Quickly, the Federal Highway Administration's Minnesota division chief, Alan Steger, said he would "not hesitate to suspend money for current Minnesota road projects if the state goes ahead with the test."

Day's bill wasn't HOV lanes down permanently, just to conduct a test to see if they work. But the Federal Highway Administration would have none of it. What if Minnesotans followed their brethren in New Jersey, and enjoyed the temporary freedom a little too much?

Steger admitted as much in an interview with the St. Paul Press. "Once the lanes are opened," he said, "it's our belief that it would be impossible to ever go back."

Heeding the FHA's warning, the Minnesota legislature ordered the Minnesota Department of Transportation (MnDot) to commission a computer simulation of the HOV lanes' cost-effectiveness. MnDot - which strongly supports HOV lanes - hired Cambridge Systematics, Inc. to conduct the study.

That study concluded both lanes to be a colossal waste of time and money. The lanes were operating at just half their total capacity, and nearly every cost-benefit measure pointed to lifting the occupancy restrictions.

The Cambridge study further concluded that even accounting for the money the state would have to pay back to the federal government if the restrictions were lifted, it still made more sense economically to open the lanes to all traffic.

Incredulously, MnDOT stood firm, due in part to arm twisting from the Federal Highway Administration. Even though just one of Minnesota's HOV highways is tied directly to federal funding, the FHA still has forbidden MnDOT from opening HOV lanes on the other highway -- I-394 - even if only for testing.

Why? According to an MnDot press release, federal officials feared it would "erode popular transit incentives... and have a serious detrimental affect on future use and acceptance of HOV facilities."

According to the National Motorist Association's Minnesota field rep Tom Trecker, Minnesota Governor Jesse Ventura made the eradication of HOV lanes a conspicuous issue in his 1998 campaign. Yet there's no mention of HOV lanes on the Governor's current website, and according to Trecker, Ventura has largely ignored HOV since taking office.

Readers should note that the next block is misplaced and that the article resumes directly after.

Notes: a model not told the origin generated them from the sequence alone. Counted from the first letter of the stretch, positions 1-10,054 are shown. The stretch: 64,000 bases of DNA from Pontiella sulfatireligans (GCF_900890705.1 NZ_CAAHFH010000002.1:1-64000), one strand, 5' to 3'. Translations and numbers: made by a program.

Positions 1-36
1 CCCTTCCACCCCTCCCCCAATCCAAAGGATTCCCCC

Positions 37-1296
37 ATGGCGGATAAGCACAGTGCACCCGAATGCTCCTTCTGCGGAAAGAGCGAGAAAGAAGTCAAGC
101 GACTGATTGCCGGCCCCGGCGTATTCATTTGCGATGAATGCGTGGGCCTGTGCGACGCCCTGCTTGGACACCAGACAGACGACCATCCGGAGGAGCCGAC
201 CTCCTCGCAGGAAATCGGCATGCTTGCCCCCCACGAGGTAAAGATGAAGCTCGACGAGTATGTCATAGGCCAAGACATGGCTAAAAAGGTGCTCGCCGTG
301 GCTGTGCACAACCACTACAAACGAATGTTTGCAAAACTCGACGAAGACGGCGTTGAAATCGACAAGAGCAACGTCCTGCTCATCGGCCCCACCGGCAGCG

When pressed, a spokesman for Governor Ventura told me "the Governor would like to look into it, but he's deferring to his DOT director to make the call on this one. He doesn't want to risk losing federal funding."

And so it stands today. Despite clear evidence that its HOV lanes are inefficient, burdensome and costly, Minnesota continues to employ them, due mostly Federal Highway Administration threats, MnDot prejudices, and indifference from elected officials.

The bureaucratic trap is unmistakable. Federal officials will continue to insist HOV works without evidence to the contrary. But practical evidence to the contrary is impossible unless restrictions are lifted for studies. But restrictions will never be lifted, because federal officials learned their lesson in New Jersey, and they'll cut the highway money off from any state that's inclined to try.

The answer lies in Congress, and in the power of constituent service. Elected officials are notorious for advocating one policy for the country, but insisting on important, contradictory exceptions for their own districts. As the New Jersey example shows, even avowed top-down environmentalists like Frank Lautenberg can be persuaded to stray from the green movement's sacred cows if his political standing at home is in jeopardy.

Consequently, New Jersey motorists can bask in free access to the whole of the roadway their tax dollars paid for, while Minnesotans can only fester in gridlock, teased by vast stretches of underutilized asphalt.

The writer publishes the blog The Agitator